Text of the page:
The team examined: (a) demographic factors and diet status; (B) disease measures (Marsh score, tissue transglutaminase antibody (tTG) level, weight change and additional blood studies); and © Psychosocial status (psychological distress, life stress, abuse history, and coping). They then conducted multivariate analyses to predict HRQOL, daily function, self-reported health, number of physician visits, and GI symptoms, such as pain and diarrhea.

    They found that patients with psychological distress and poor coping skills suffered from impaired HRQOL and daily function.

    Patients who reported poorer health generally showed poorer coping, longer symptom duration, lower education, and greater weight loss. Patients with poorer coping, abnormal tTG levels, and milder Marsh classification generally had more physician visits.

    Patients with higher psychological distress and greater weight loss also showed higher pain scores. Patients with greater psychological distress and poorer coping also showed higher rates of diarrhea.

    Their results show that among patients at celiac disease referral centers, psychosocial factors have a greater impact on health status and GI symptoms than does disease activity. Such factors should be considered as part of the patient's treatment and prognosis.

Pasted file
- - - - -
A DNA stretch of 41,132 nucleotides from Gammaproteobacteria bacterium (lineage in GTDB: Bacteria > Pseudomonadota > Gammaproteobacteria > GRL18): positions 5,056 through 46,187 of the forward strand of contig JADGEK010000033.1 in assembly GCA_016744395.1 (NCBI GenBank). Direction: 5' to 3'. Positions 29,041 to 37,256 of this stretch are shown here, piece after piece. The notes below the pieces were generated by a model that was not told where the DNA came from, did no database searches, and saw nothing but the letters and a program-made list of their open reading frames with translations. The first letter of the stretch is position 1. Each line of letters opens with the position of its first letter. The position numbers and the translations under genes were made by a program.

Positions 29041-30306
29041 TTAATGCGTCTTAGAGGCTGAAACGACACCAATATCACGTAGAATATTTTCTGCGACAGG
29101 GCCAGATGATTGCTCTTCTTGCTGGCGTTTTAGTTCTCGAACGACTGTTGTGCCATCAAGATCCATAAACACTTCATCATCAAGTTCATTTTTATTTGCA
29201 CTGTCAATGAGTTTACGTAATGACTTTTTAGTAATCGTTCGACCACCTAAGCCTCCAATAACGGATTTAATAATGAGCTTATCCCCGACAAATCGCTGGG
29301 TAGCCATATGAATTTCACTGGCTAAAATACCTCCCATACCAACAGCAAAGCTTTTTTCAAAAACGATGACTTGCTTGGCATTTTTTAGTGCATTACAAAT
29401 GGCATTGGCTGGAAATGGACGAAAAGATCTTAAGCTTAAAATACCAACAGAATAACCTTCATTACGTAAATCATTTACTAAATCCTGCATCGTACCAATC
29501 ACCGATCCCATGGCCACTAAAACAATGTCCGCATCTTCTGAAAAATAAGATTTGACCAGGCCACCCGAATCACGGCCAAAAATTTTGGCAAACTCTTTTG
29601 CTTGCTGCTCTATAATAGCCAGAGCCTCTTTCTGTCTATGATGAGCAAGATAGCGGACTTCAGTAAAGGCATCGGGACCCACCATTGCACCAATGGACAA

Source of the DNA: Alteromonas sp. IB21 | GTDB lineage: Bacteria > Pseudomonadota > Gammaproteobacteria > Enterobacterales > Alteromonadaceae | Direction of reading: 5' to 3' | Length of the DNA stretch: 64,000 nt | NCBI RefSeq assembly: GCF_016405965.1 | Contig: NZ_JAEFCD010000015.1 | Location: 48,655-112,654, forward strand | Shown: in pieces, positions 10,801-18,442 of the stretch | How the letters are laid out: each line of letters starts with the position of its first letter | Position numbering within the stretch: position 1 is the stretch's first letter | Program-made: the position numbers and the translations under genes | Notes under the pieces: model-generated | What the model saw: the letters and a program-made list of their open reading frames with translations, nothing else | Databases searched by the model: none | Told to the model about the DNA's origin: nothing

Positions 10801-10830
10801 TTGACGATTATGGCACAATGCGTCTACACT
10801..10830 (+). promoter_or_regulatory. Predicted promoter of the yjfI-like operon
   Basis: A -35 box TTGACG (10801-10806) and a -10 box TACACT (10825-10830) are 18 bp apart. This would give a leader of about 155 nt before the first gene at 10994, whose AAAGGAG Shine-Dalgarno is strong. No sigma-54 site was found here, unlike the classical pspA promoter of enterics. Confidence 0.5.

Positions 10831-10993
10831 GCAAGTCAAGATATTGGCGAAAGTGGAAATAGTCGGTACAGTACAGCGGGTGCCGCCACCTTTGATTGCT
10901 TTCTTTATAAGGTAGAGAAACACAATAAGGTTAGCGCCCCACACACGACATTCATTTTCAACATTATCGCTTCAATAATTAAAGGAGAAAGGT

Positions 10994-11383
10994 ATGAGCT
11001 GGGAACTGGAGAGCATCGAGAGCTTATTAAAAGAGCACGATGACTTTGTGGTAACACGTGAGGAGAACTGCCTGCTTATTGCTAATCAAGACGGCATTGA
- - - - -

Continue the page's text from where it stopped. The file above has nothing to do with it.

Source:


    Image Caption: New research on psychosocial factors and celiac disease
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    Gut bacteria, mechanisms of action of the intestinal microbiota in immune-mediated diseases, might be involved in the "relative effects" of clinical and psychosocial variables on outcome in celiac disease..

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    Guest CeliBelli

    Posted

    I am sorry that Mr. Adams did not critique this study from a celiac's perspective. For myself, I find the findings flawed and potentially detrimental to the diagnosis and treatment of celiac disease.

     

    The researchers conclude that psychosocial factors have greater impact on GI symptoms and health generally than celiac disease itself. What they do not consider is that it may be the celiac disease which is causing those so-called psychosocial factors. For instance, they find that subjects with psychological distress and poor coping skills suffered higher rates of diarrhea, poorer health, impaired daily function. They do not appear to have considered that people suffering from the degradations and humiliations, not to mention malnutrition, of chronic diarrhea are likely to suffer psychological distress and to cope poorly.

     

    Likewise, they find that subjects with high psychological distress and greater weight loss had higher pain scores. Did they not consider that people with high levels of chronic pain are likely to have advanced intestinal destruction leading to severe malnutrition caused by the inability to process food, and that the chronic pain and malnutrition might possibly cause the psychological distress?